A correspondent (Wm. Collier) of the “London Mining Journal” imparts a piece of valuable information respecting the beneficial effects of lime-water to cure persons affected with carbonic acid gas. He states that two of his workmen were employed to clean out a " carbonator,"a large iron cylinder, 15 feet deep and 8 feet diameter, which was used at his chemical works, and through which a current of carbonic acid gas passed from a neighboring lime-kiln. This current of gas should have been shut off while the men were at work, but in this instance, by some neglect, it was not, so that when one of the men went down to the bottom to work, he dropped on his back, and could not answer the man at the top who was to assist at the operation. The latter made the alarm and said, ' the other had dropped down dead." Mr. Collier immediately directed a man to go down and lash a rope around the body of the man at the bottom of the " carbonator," who was then hoisted out, but life appeared to be extinct. He was at once carried to the fresh air, and some fresh lime-water was procured, but it was difficult to get his teeth apart as they were firmly set. At last Mr. C. got his mouth open so as to introduce two tea-spoonstull of the lime-water, which began to exhibit some effect. A little more was applied, which went down his throat, and he immediately, but imperfectly, began to breathe. A third time the lime water was given, as he was now able to drink, and he then began to breathe freely. He was then lifted up and made, with some assistance, to walk round about. In half an hour afterwards, he walked home, went to bed, slept, and next morning felt nothing the worse except his having a slight headache. This is an important fact in chemistry, as it relates to life, its dangers, and preservation, it is wettiiwwn to chemists thai lime water has a very great affinity for carbonic acid, and whenever it comes in contact with that gas, it immediately absorbs it, forming a precipitate of the carbonate of lime, or if the lime water is kept still in a large vessel the carbonate forms in a thin scale on the top, such as on bleachers' lime and dyer's vdts. In the case herein described, the lime water no doubt combined with the carbonic acid gas inhaled by the workman, and the carbonate oflime an inert substancewas formed ; it therefore appears to us, that lime water is an antidote to be employed lor those who are injuriously affected with inhaling carbonic acid gas. Those who work at lime-kilns, where much carbonic acid g?s is developed, have a remedy in the material which is continually passing through their hands. Those who labor at charcoal pits, have also a remedy for the injurious effect of the gas of the coal, in a bottle of lime water. To make good lime water for the purpose, it must be prepared from fresh burned lime. Take about half a pound of fresh burned lime, and pour about five quarts of clear soft water upon it; stir up the lime quickly, cover up the vessel, and set it aside for about two hours. The clear should then be poured out into clean bottles and well stoppered, so as to exclude all the air. Hot water is not necessary for this purpose, as lime is as soluble in cold, and a quart will hold about 32 grains of lime in solution. Those whose business leads them to work much over a charcoal fire, will find it for their advantage to have a bottle of lime water always at hand. It would be well for a person who is about to descend into a well to clear it out, first to throw down a few pailsful of fresh lime water, in order to absorb any free carbonic acid gas which maybe at the bottom. On three separate occasions we have been severely affected with carbonic acid gas, by working over a large charcoal fire, and although we were well acquainted with the al-finity of lime water for it, we never on any of those occasions thought to try it as a remedy. The substances we used were emetics, with the free use of cold water poured upon the head, and by chafing the chest. We hopi this notice will direct general attention ti this subject; every thing useful connectei with the preservation of lifea remedy fo an illshould be known and read of all men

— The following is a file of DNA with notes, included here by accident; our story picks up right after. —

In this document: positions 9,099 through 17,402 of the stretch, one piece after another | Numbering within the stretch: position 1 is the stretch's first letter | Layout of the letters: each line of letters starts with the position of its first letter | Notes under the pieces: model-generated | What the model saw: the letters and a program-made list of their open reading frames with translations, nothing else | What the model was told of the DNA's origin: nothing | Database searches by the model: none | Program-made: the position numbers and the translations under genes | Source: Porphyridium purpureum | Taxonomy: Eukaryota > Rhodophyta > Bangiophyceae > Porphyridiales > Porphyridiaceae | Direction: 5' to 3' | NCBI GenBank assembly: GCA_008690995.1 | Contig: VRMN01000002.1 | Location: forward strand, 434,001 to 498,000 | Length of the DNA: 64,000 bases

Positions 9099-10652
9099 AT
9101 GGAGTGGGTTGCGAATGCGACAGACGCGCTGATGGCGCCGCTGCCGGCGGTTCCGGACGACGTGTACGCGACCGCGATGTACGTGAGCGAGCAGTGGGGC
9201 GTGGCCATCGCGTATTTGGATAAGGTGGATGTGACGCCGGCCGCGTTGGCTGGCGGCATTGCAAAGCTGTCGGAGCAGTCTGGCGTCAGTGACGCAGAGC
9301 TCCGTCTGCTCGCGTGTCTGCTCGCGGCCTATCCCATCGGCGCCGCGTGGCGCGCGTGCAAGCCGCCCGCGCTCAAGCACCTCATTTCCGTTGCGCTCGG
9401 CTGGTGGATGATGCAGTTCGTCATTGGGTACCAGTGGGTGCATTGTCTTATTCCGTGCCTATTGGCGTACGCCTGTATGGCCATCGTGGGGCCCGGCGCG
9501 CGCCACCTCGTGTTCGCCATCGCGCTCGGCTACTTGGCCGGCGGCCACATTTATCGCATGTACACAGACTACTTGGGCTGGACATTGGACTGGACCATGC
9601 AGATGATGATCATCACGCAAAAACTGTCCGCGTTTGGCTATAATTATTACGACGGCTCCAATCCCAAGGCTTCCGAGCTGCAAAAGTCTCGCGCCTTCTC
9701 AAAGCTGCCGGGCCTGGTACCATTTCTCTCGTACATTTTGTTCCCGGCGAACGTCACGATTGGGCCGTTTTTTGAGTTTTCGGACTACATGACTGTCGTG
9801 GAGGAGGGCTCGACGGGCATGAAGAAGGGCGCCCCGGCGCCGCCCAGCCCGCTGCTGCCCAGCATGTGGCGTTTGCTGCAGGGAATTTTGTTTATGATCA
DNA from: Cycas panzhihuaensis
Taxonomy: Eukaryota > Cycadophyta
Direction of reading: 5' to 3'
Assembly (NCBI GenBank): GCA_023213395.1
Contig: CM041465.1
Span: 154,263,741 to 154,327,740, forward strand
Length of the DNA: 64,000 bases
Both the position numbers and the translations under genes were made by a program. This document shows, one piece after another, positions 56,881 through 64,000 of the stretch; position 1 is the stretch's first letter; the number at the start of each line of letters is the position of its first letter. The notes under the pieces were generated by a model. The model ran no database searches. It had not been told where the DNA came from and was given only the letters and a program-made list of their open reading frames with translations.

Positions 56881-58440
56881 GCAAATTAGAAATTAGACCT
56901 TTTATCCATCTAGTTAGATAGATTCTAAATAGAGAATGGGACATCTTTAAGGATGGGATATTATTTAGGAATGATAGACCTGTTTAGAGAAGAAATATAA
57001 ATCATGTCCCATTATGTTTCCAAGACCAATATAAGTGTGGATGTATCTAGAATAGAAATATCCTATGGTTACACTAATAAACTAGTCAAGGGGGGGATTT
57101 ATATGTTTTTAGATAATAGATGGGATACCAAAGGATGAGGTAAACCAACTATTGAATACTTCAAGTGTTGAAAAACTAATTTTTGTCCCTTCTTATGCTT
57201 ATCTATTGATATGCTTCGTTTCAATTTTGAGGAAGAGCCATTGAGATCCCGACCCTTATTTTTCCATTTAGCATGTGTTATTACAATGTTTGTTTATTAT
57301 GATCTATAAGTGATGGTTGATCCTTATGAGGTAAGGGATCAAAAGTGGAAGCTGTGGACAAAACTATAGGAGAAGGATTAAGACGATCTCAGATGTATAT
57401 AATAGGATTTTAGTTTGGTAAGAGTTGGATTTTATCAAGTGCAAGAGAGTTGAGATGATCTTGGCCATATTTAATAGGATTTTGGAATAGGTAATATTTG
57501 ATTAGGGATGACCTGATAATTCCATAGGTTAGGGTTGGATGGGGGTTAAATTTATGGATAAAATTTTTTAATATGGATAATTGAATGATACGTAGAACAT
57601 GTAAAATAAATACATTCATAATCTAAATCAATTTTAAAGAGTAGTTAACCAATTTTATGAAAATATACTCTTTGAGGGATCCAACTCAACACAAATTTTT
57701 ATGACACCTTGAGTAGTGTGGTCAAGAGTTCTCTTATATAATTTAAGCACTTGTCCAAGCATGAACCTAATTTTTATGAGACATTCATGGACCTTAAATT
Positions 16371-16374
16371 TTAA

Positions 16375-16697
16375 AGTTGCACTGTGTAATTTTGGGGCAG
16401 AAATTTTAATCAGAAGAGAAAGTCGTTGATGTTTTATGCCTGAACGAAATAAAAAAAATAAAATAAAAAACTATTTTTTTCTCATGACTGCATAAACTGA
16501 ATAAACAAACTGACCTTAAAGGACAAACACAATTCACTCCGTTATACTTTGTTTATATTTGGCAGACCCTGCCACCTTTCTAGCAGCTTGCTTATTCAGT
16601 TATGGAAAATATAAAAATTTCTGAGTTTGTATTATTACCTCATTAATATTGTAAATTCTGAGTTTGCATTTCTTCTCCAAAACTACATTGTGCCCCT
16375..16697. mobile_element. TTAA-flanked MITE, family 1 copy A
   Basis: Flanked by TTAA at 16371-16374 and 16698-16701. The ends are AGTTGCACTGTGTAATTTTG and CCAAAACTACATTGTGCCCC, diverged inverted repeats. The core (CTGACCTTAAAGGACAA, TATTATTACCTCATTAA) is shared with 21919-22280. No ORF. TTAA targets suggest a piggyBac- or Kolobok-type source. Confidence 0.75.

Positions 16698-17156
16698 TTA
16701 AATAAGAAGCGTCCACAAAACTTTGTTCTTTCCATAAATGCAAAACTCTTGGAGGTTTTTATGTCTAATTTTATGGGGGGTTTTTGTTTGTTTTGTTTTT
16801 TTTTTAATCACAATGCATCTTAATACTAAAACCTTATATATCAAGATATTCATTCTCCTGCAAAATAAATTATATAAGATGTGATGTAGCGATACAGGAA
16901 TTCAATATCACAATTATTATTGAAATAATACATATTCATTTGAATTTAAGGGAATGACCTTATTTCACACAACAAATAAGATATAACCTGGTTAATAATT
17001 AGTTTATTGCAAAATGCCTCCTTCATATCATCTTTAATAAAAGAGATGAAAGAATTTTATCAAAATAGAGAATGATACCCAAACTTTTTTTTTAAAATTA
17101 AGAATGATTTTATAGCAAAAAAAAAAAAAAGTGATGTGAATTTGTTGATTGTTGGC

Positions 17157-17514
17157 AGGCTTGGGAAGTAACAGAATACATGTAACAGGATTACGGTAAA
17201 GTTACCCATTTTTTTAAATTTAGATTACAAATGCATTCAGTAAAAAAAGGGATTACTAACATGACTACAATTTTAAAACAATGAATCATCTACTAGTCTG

This article was originally published with the title "Lime Water—Cure for Carbonic Acid Gas"